How do you differentiate # g(x) =cscx x secx #?
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To differentiate ( g(x) = \csc x  x \sec x ), you can use the following steps:

Differentiate ( \csc x ) with respect to ( x ) using the chain rule: ( \frac{d}{dx}(\csc x) = \csc x \cot x ).

Differentiate ( x \sec x ) using the product rule: ( \frac{d}{dx}(x \sec x) = \sec x + x \sec x \tan x ).

Combine the derivatives obtained in steps 1 and 2 to find the derivative of ( g(x) ): ( g'(x) = \csc x \cot x  (\sec x + x \sec x \tan x) ).
Therefore, the derivative of ( g(x) = \csc x  x \sec x ) is ( g'(x) = \csc x \cot x  (\sec x + x \sec x \tan x) ).
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When evaluating a onesided limit, you need to be careful when a quantity is approaching zero since its sign is different depending on which way it is approaching zero from. Let us look at some examples.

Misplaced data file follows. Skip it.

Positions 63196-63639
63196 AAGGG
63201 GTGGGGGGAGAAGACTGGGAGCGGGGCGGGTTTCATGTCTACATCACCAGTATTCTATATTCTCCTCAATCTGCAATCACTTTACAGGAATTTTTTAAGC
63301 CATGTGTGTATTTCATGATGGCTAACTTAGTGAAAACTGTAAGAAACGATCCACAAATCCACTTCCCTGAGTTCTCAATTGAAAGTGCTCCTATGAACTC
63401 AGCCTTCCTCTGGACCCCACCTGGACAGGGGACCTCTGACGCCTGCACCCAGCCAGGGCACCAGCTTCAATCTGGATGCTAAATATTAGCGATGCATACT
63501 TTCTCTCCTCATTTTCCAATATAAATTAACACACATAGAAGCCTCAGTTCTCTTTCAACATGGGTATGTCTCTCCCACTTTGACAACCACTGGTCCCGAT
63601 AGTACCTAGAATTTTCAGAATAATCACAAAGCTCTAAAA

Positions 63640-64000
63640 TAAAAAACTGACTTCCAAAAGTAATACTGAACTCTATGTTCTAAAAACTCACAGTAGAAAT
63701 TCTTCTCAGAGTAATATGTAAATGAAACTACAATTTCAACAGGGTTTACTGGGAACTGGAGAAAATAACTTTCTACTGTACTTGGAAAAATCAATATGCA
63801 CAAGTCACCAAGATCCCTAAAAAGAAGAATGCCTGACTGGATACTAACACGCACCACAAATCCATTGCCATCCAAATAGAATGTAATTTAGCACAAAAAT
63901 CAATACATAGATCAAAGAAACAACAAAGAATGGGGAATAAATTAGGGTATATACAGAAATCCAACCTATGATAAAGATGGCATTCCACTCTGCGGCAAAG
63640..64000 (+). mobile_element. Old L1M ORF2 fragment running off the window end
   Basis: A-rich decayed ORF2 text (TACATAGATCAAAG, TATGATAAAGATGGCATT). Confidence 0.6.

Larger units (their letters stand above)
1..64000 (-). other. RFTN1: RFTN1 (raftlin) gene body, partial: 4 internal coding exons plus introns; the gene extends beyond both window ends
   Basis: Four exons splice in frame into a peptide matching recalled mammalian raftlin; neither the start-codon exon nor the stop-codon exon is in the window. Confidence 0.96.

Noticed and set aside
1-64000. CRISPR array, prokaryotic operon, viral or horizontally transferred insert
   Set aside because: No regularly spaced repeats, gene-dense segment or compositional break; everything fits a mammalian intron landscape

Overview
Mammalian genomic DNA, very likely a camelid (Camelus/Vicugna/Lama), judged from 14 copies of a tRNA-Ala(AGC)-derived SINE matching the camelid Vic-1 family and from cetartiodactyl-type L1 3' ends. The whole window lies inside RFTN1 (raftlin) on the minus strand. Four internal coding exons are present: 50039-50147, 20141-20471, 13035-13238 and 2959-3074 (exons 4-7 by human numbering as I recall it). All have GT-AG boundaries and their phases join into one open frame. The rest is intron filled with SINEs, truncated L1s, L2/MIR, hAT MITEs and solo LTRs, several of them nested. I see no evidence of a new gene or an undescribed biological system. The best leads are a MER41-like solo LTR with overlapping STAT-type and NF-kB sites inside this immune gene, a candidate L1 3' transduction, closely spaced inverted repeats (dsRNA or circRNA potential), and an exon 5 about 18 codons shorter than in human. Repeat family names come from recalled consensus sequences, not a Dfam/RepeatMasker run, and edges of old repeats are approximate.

When evaluating a onesided limit, you need to be careful when a quantity is approaching zero since its sign is different depending on which way it is approaching zero from. Let us look at some examples.
When evaluating a onesided limit, you need to be careful when a quantity is approaching zero since its sign is different depending on which way it is approaching zero from. Let us look at some examples.
When evaluating a onesided limit, you need to be careful when a quantity is approaching zero since its sign is different depending on which way it is approaching zero from. Let us look at some examples.
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